For decades, the Muslim populations of these nations have been told that the Jewish state is an enemy and at the root of Middle East problems. While it varies from state to state, anti-Israel sentiment is firmly established in Arab media, education and culture, including those nations now ready to link arms with Israel.
In fact, many Arabs inside these states now at peace with Israel would read in the Koran that unity among the Islamic nations should be preserved above peace with unbelievers. “And hold fast all together, by the rope which Allah stretches out for you, and be not divided among yourselves” (3:103); “Those who are with him are strong against unbelievers, compassionate amongst each other” (48:29); and “Take not my enemies and yours as friends or protectors” (60:8).
Arab leaders like bin Zayed may be able to make the switch to ally with Israel over security considerations. But their Arab populations, steeped in the education of Islam aren’t so malleable.
The struggle will be for Arab leaders to push a security partnership with Israel while suppressing Islamist leanings of their own populations. Leaders like bin Zayed are aware of this which is why he has long argued that the Arab world is not ready for democracy. Islamists would win any elections. He once told American diplomats that 80 percent of the soldiers in his forces would answer the call of “some holy man in Mecca.”
This is also why when Egypt, the largest Arab state, had its first free election in 2011, the Muslim Brotherhood candidate was elected in an overwhelming victory.
As Israel’s ties with the moderate Arab states’ leadership continue to improve, watch the anger of Arab populations grow. We can expect both Iran and the Muslim Brotherhood to work to capitalize on that unrest inside the Arab states.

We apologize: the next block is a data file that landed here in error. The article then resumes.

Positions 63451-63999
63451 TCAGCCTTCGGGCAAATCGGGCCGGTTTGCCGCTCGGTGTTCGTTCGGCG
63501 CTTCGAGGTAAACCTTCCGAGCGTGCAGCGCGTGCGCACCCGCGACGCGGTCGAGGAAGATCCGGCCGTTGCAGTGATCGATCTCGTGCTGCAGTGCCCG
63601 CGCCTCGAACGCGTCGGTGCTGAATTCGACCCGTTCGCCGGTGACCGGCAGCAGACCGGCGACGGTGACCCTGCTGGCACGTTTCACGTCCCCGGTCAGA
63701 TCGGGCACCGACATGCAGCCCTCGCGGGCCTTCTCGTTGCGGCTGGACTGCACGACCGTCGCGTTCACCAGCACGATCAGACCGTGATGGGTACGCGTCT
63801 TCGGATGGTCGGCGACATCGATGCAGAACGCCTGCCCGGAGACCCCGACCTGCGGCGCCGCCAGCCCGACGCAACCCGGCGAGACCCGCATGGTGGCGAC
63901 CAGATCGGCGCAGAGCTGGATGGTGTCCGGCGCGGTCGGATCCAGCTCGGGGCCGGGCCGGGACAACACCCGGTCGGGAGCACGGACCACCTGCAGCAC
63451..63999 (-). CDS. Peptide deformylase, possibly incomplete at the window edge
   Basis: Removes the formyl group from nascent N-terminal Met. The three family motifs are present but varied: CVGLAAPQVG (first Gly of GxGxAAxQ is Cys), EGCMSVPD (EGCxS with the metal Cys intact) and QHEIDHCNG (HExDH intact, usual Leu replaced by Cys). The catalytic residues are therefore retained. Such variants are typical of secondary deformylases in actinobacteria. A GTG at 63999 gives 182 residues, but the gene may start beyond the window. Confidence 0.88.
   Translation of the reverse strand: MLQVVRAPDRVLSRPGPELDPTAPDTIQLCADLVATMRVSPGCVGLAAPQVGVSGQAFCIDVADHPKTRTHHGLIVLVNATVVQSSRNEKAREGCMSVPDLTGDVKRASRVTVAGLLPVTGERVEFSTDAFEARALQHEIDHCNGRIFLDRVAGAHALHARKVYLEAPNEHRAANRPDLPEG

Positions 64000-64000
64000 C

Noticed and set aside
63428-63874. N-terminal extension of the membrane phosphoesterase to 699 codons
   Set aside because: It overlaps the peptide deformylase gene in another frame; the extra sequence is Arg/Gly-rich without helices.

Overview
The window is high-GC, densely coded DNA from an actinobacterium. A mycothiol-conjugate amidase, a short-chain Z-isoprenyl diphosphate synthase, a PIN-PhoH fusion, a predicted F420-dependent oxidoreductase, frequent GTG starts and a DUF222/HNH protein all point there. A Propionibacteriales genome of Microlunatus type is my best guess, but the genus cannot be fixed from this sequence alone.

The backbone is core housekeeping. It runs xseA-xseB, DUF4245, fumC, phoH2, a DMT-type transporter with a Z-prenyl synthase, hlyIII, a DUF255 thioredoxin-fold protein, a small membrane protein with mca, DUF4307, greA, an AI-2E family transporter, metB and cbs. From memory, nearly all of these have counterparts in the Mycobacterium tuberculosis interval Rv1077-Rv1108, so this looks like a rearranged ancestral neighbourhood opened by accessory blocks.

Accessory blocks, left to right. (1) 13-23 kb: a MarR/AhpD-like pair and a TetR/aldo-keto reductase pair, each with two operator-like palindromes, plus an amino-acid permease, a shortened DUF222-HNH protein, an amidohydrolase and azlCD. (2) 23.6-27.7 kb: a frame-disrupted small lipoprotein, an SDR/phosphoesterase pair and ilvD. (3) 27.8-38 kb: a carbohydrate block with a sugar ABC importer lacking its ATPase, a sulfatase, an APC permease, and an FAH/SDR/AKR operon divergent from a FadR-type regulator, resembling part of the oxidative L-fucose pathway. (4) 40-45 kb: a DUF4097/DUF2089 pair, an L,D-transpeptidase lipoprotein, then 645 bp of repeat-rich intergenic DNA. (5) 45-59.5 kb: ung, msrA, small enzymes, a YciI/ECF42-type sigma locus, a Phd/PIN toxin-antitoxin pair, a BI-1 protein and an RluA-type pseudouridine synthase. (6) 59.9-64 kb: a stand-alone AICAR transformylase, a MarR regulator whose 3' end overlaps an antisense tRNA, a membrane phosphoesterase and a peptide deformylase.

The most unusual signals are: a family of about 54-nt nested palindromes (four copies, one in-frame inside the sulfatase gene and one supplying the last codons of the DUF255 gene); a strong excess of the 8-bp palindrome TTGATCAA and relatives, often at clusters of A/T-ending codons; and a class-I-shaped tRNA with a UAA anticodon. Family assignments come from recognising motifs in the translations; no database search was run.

Eventually, the Bible reveals, that they will combine into one united Islamic nation that will push the world toward war.
However, as Watch Jerusalem editor Gerald Flurry proves in his booklet The King of the South, Iran, not Turkey, will be the single leader of radical Islam.
Fundamental to this understanding is a passage of Scripture found in Daniel 11:40-43, which shows that there is one “king of the south.” Verse 43 shows that this king will be allied with both Egypt and Libya, countries that already have strong ties with the Muslim Brotherhood.
We can expect the Muslim Brotherhood to return to power in Egypt, and as it does, prophecy indicates it will look to Iran for leadership, not to Turkey. This means there will soon be a fundamental change in Turkey’s politics that will cast Iran as the sole leader of political Islam.
Israel’s deals with the leaders of the Arab world may bring some temporary stability to the Middle East, but it will also alienate Arab leaders from their populations more and more. In some countries, that alienation will turn to outright rebellion.
Change is coming to the Middle East, and only biblical prophecy can provide the answers to where events will eventually lead. Historically, events in the Middle East have always impacted the rest of the world. And the Bible says that will be the case in this end time too. If you haven’t yet, please read Gerald Flurry’s free booklet The King of the South to guide you in your understanding.